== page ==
Oakland's Plan for Social, Economic, and Environmental Resiliency

Income inequality, housing affordability, and systemic racism join sea-level rise as key issues in Oakland's vision for urban resilience.
November 2, 2016, 11am PDT | Elana Eden
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Like many resilience strategies, the Resilient Oakland Playbook outlines plans to prepare aging infrastructure for the drought conditions, increased wildfires, and sea-level rise that will likely impact the California city in the coming years.

But while climate impacts might be where some plans stop, Oakland has taken the approach that social and racial equity, an inclusive economy, and citizen empowerment are also crucial to the city’s overall sustainability.

"Our greatest barriers to resiliency are addressing our day-to-day social stresses, including equitable access to quality jobs, education, affordable housing, community safety and better infrastructure," Chief Resiliency Officer Kiran Jain told Next City.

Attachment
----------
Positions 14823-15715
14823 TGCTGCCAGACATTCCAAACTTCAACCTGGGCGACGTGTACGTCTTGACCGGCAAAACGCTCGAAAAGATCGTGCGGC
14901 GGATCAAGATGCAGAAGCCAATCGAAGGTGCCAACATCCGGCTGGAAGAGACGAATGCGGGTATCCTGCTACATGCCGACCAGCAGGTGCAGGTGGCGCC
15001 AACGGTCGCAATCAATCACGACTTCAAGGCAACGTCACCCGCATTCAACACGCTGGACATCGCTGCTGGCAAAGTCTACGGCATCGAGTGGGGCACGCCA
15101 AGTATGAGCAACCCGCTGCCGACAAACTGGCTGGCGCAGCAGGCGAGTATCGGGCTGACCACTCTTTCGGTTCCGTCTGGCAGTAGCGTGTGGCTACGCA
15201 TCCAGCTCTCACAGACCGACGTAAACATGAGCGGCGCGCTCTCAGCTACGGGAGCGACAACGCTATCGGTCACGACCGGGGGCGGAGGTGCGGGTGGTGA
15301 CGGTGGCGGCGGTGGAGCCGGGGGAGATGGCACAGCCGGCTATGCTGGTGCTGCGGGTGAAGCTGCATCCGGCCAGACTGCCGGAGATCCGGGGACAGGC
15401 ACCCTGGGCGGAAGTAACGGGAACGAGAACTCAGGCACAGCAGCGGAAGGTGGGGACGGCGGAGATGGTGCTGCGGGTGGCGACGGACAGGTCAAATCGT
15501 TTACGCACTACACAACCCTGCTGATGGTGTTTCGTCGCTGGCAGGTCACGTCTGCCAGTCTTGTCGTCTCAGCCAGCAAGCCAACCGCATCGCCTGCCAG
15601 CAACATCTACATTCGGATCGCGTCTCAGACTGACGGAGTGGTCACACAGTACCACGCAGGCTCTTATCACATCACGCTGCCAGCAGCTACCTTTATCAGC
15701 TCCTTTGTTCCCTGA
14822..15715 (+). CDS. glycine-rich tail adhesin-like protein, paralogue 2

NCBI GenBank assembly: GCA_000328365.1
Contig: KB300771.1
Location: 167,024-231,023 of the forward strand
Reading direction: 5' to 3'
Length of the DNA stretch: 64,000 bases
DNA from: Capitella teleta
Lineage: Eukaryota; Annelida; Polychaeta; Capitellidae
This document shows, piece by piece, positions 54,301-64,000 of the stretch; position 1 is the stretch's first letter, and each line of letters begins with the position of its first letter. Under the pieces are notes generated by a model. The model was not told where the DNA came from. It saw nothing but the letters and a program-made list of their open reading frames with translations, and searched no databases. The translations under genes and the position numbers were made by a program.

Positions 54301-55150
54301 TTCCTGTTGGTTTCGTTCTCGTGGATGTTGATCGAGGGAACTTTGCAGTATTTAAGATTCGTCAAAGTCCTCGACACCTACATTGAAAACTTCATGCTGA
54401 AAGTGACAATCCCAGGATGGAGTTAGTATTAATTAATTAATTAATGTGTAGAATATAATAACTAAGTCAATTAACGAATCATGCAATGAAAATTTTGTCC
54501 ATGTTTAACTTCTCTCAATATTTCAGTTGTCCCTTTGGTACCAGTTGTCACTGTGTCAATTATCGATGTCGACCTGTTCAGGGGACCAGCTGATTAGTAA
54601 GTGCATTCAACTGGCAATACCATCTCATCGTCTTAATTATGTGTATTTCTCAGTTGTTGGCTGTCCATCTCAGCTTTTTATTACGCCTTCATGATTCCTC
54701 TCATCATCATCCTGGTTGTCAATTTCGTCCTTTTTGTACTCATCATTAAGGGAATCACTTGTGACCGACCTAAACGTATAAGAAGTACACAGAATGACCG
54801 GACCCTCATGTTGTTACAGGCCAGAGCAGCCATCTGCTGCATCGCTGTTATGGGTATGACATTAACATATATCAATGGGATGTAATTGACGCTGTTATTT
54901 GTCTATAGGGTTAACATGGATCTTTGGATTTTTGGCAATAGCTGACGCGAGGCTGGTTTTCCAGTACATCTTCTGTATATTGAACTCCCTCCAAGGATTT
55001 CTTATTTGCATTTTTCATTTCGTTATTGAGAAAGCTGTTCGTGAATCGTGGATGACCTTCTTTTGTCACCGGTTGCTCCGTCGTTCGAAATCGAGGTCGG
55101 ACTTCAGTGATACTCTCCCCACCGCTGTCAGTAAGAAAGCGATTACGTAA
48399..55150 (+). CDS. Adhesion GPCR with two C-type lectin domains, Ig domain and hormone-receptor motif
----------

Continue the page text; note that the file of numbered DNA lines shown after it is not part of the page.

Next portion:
Oakland does address these problems individually: The city has a goal of producing zero waste by 2020. It has taken steps to tackle its housing crisis, and recently launched its first Department of Transportation, which will take a complete streets approach to transportation planning. The state is also developing a regional plan to address sea-level rise in the Bay Area. The new "playbook" serves to connect separate departments under a common framework.

It is an element of the city’s participation in the Rockefeller Foundation’s 100 Resilient Cities (100RC) program, which provides cities worldwide technical support and funding for resiliency programs. Oakland hired its first chief resiliency officer through 100RC in 2014.

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Published on Friday, October 21, 2016 in Next City
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